B. MAIN QUESTIONS RAISED

The visit of the CLRAE delegation provided the opportunity to raise a number of questions concerning the smooth running and the logical development of local self-government in Croatia. Although some of these questions concern current events, it should be pointed out that they all concern matters in respect of which the CLRAE has already had occasion to express its concern.

1. Problems in the interpretation of the Local Administration and Autonomy Act

The Local Administration and Autonomy Act of 29 December 1992, as amended by law 117/93 of 31 December 1993, has already been examined by several Council of Europe experts. Although they all agree that this law is, on the whole, well drafted, they all also draw attention to a number of provisions which, depending on how they are interpreted, could pose problems of compatibility with European principles relating to local self-government and democracy.

The experts' fears (a) have unfortunately been borne out by the actions of the Croatian authorities - particularly with regard to the "duality of office" of the Zupan. The experts' presumption that this law would be in conformity with the Charter was based on a reasonable and moderate interpretation of the said law. Unfortunately, however, the actions of the Croatian Government (b), particularly with regard to the election of the Mayor of Zagreb and the election of the regional Assembly of the Zupanija of Primorsko-Goranska, clearly show that this law does not effectively guarantee local self-government and that it is therefore imperative that it be amended. It also appears necessary to provide, as required by Article 11 of the European Charter of Local Self-Government for the right of recourse to a judicial remedy enabling local and regional authorities to defend their autonomy (c). Moreover, the delegation noted during its meetings with local representatives that the problems concerning the distribution of powers and the resources allocated to local authorities had not be satisfactorily settled. As a result, all of the representatives whom the delegation met demanded that the existing legislation be revised (d).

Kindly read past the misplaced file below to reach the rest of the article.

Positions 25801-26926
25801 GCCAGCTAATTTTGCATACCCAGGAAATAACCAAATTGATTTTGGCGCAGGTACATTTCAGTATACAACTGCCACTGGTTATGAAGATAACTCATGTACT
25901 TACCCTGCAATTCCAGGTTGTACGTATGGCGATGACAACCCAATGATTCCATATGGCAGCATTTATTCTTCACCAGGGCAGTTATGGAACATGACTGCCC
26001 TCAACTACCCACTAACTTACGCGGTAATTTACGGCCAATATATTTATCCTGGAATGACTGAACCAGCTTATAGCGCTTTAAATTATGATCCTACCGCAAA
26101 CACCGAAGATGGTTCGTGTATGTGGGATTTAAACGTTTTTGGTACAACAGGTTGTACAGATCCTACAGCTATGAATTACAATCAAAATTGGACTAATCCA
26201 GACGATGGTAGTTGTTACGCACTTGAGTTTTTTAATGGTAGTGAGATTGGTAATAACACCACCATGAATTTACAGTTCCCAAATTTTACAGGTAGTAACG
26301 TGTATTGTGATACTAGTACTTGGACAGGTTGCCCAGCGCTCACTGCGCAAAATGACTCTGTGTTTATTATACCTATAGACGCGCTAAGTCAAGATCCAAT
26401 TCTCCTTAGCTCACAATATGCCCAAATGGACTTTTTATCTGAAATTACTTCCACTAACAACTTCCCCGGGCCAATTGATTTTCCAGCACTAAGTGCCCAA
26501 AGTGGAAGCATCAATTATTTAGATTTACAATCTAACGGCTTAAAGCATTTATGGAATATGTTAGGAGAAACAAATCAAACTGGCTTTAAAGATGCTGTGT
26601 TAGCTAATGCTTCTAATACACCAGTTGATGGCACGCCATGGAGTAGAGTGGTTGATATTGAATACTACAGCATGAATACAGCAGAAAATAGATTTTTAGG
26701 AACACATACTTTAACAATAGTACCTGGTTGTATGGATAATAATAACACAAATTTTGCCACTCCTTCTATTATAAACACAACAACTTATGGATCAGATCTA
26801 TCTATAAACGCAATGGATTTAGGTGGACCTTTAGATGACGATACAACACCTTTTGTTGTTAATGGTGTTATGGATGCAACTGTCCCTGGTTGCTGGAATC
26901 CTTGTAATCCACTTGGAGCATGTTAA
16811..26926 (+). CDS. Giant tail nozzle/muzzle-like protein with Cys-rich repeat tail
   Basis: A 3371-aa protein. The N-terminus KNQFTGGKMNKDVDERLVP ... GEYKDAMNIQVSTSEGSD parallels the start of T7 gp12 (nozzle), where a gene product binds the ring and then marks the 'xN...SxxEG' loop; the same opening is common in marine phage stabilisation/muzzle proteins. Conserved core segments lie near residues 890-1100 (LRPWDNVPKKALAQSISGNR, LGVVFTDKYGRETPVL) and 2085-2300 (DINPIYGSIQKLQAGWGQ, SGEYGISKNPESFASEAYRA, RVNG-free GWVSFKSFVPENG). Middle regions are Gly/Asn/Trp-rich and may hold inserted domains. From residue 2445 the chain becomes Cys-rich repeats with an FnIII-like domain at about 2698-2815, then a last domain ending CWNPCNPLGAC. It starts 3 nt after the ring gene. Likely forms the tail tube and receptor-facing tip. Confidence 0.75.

a. Reservations expressed by the experts with regard to certain provisions of the Local Administration and Autonomy Act

The various CLRAE delegations that have visited Croatia and the ensuing reports have always expressed reservations with regard to certain provisions of the Croatian Local Administration and Autonomy Act. In the report following the very first visit to Croatia to observe local elections in February 1993, it is stated that "a question to which the CLRAE delegation has given much of its attention is that of the status of the 'county prefect' " (CPL/P (27) 70 rev., p. 18). This same report notes that "In this connection, the CLRAE delegation finds two main causes for bewilderment." The first concerns fundamental principles. "There is cause for bewilderment, too, in the practical implications: Articles 31, 32 and 33 of the law of 29.12.92 confer on the President of the Republic powers of intervention in regional political life which are not inconsiderable and not without consequence, in particular when a region's elected political majority is not that of the President and the Parliament. To conclude, however: it may be too early to form a complete and final opinion on Croatia's regional institutions." (CPL/P (27) 70 rev., p. 19).

These reservations are reiterated in all the subsequent reports , almost always with great caution so as not to prejudge any plausible interpretation, consistent with European standards, that might have been made of this legislation. However, we are obliged to note that the actions of the Croatian Government mean that we can no longer presume that there is a compatible interpretation. It is therefore not too early to have an opinion on this matter and such an opinion can only be negative. These provisions of the law give rise to practices which are not compatible with the principles of local self-government. It is therefore imperative that they be amended.

b. Examples of how the law has been interpreted in a manner incompatible with the fundamental principles of local self-government

The attention of the Congress has already been drawn to two extremely alarming situations: on the one hand the repeated refusal to confirm the democratic election of the Mayor of Zagreb (i) and on the other hand the dissolution of the regional Assembly of Primorsko-Goranska (ii). Moreover, the visit by the CLRAE delegation coincided with the resignation of the Zupan of Osijek-Baranja, which was ordered by the government. In the latter case, the information in the Croatian press tended to show that the reasons for removing the Zupan from office were justified. Nevertheless, this affair highlighted the inconsistencies to which the dual office of the Zupan gave rise. The regional Assembly which had elected the Zupan had been presented with the fait accompli of the Zupan's resignation and when the CLRAE delegation visited Osijek, the Assembly had still not met to discuss the outcome of this situation and, if it considered it acceptable, to approve the decision and take the appropriate steps.

i. The precedent of the Mayor of Zagreb